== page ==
X-Ray Imaging of a Single Virus in 3D (2015)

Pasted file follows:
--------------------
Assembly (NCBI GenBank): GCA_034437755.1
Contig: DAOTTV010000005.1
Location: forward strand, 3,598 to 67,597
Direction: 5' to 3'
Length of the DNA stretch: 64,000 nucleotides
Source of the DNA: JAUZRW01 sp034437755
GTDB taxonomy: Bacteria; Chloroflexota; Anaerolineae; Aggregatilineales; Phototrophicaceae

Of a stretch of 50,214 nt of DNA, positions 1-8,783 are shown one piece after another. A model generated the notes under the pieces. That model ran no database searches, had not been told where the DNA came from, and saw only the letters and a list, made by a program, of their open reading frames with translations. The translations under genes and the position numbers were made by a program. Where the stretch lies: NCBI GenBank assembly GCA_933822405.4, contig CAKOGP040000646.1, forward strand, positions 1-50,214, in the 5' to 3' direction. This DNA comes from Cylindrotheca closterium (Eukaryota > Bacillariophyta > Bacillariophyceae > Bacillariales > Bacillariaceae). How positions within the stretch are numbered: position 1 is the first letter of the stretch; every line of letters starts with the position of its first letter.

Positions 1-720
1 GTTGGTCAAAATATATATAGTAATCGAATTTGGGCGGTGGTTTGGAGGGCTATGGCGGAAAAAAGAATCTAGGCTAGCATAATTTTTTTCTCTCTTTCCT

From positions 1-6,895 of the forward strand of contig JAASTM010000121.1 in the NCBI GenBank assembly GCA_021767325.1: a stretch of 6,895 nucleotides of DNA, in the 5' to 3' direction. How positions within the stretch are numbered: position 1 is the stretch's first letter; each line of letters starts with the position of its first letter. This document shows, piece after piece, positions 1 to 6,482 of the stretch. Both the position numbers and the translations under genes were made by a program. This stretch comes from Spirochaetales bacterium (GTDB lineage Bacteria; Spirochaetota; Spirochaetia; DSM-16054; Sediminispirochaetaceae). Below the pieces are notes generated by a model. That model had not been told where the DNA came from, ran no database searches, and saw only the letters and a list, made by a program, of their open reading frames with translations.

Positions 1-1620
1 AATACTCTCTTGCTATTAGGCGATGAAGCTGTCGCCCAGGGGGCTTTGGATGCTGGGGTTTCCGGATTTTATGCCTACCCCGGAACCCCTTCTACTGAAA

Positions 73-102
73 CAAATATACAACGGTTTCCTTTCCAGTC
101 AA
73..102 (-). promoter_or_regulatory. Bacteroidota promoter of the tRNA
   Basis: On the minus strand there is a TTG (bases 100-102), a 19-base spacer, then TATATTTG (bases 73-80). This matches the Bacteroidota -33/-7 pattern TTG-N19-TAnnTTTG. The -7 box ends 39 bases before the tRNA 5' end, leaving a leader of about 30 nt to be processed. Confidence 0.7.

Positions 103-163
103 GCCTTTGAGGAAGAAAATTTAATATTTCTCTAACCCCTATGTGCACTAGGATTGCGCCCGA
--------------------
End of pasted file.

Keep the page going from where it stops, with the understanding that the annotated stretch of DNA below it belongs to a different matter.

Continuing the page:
X-ray crystallography has been a defining tool for structural biology. Since the determination of the molecular structure of myoglobin in 1957, the technique has allowed researchers to determine the structure (and hence the function) of tens of thousands of proteins, nucleic acids, and other biological molecules. For the method to work, the molecules of interest have to be assembled into a crystal that can be investigated by monitoring how an x-ray beam scatters off of it. Unfortunately, many important molecules do not cooperate: they are impossible to crystallize. Addressing this limitation has been a key driver of a new generation of light sources based on x-ray free-electron lasers (XFELs). An international community of XFEL users is seeking to reconstruct molecular structure without crystals by scattering x rays off single molecules injected into powerful XFEL beams. A team lead by Janos Hajdu at Uppsala University, in Sweden, has now reported a key step towards this goal .